Was 2014 the last year where activist-led marijuana legalization?
The story focuses on Sean Parker, who is the founder of Napster and early investor in Facebook. He has made he decision to throw his considerable wealth at drafting a marijuana legalization initiative all his own.
That’s left longtime California legalization activists all over the place, some of whom had already put in well over 10 years worth of fighting for cannabis legalization by the time Sean Parker was born, just 28 days before 1980.
ReformCA was presumed to be the activist coalition to champion the legalization fight. Made up of veterans of the failed Proposition 19 campaign from 2010, ReformCA was to be the cautious, mainstream approach to legalizing marijuana in contrast to more extreme approaches, such as the biennially-proposed “Jack Herer Initiative” known as CCHI (California Cannabis Hemp Initiative), or the slightly less extreme MCLR (Marijuana Control, Legalization, & Revenue Act).
ReformCA built up the support of major California marijuana cultivators and medical marijuana associations, civil rights leaders like Ms. Alice Huffman, president of the California NAACP as well as the big established legalization activist groups Americans for Safe Access (ASA), California NORML, Law Enforcement Against Prohibition (LEAP), Students for Sensible Drug Policy (SSDP), Marijuana Policy Project (MPP), and Drug Policy Alliance (DPA).
Yet then MPP and DPA backed out of ReformCA. SF Weekly’s Chris Roberts also documents that the New Approach PAC, which financially backed Oregon’s legalization and is funded by the late Peter Lewis’ estate, is on board with Parker, as well as two Pritzker family Hyatt Hotel heirs.
That leaves ReformCA without the major funding they need, except for a few like Justin Hartfield of WeedMaps, who takes a seat on the National NORML’s and MPP’s boards. The difference would be that Sean Parker shows up as #268 on the Forbes 400 at $2.5 billion net worth, and Hartfield has not yet earned his third comma in his net worth.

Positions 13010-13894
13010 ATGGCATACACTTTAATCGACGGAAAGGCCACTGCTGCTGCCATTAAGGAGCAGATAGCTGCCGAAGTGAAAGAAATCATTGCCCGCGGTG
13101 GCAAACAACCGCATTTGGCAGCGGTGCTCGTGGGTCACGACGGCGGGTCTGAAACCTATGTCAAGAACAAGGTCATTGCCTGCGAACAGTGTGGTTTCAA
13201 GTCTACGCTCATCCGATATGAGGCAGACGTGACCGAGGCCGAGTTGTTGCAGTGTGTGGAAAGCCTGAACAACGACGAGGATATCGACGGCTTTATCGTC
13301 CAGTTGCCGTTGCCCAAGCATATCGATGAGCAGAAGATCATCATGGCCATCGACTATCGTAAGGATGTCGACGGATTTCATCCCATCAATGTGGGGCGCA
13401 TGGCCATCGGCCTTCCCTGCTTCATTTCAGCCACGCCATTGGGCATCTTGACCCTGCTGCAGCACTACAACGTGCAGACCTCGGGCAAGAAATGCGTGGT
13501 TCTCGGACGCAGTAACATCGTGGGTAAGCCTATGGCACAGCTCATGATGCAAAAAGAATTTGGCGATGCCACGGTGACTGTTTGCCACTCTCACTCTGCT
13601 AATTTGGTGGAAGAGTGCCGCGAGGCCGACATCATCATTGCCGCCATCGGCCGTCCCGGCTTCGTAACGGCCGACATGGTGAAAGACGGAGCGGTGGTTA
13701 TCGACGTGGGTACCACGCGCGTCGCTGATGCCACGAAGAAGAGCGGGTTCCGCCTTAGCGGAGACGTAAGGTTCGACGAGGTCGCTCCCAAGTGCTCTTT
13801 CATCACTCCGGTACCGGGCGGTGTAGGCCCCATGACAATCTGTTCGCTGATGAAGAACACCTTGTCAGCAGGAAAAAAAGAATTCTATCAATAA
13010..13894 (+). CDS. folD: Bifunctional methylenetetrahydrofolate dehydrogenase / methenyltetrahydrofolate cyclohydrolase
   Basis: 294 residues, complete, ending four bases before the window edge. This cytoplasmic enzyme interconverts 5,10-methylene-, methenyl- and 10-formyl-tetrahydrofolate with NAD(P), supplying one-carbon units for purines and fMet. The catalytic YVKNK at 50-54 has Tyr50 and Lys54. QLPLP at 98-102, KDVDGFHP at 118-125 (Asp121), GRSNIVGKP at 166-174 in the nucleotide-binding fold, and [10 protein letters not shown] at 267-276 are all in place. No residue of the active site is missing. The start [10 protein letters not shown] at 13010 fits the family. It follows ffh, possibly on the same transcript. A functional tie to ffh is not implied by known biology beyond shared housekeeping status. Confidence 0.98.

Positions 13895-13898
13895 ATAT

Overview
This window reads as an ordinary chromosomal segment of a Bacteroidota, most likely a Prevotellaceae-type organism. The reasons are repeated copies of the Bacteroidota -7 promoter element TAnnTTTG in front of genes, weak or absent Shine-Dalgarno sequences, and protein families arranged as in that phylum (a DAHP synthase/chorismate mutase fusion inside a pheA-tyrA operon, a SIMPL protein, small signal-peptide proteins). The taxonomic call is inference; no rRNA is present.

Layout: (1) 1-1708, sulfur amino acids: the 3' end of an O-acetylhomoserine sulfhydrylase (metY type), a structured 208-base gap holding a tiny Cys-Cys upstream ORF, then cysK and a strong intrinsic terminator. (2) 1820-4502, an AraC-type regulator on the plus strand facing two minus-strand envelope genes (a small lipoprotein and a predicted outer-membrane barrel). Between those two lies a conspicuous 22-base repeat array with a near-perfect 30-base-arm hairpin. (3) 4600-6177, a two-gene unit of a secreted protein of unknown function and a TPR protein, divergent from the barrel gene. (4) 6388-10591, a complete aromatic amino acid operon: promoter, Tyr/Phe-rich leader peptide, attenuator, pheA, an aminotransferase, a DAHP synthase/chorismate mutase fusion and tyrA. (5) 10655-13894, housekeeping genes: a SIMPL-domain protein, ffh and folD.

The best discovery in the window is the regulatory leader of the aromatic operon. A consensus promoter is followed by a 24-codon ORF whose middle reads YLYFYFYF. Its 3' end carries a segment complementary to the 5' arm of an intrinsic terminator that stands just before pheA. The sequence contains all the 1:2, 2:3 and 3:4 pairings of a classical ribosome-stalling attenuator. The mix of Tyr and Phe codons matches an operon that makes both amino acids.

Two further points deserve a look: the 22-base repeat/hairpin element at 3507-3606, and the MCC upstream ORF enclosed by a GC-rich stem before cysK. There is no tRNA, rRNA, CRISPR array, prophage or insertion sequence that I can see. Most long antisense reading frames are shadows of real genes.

Whatever initiative Parker moves forward with, it appears as if that would be the front-runner for California legalization, just based on the advantages using the power of money in politics. In just short of two weeks, ten wealthy financiers are set to pass marijuana legalization in Ohio that is as much a personal investment as it is a social reform. Billionaires in California are eyeing the world’s largest marijuana market and deciding they can create it themselves without the help of advocates or activist.
California Lt. Gov. Gavin Newsom’ blue ribbon commission issued a report on how California legalization should progress forward. In it, his commission stated that marijuana legalization “should not be California’s next Gold Rush.” However unless the California Assembly puts forth a marijuana legalization proposition, any initiative battling for the 2016 ballot will need major amounts of financing, and those billionaires are seeing cannabis gold in those west coast hills.
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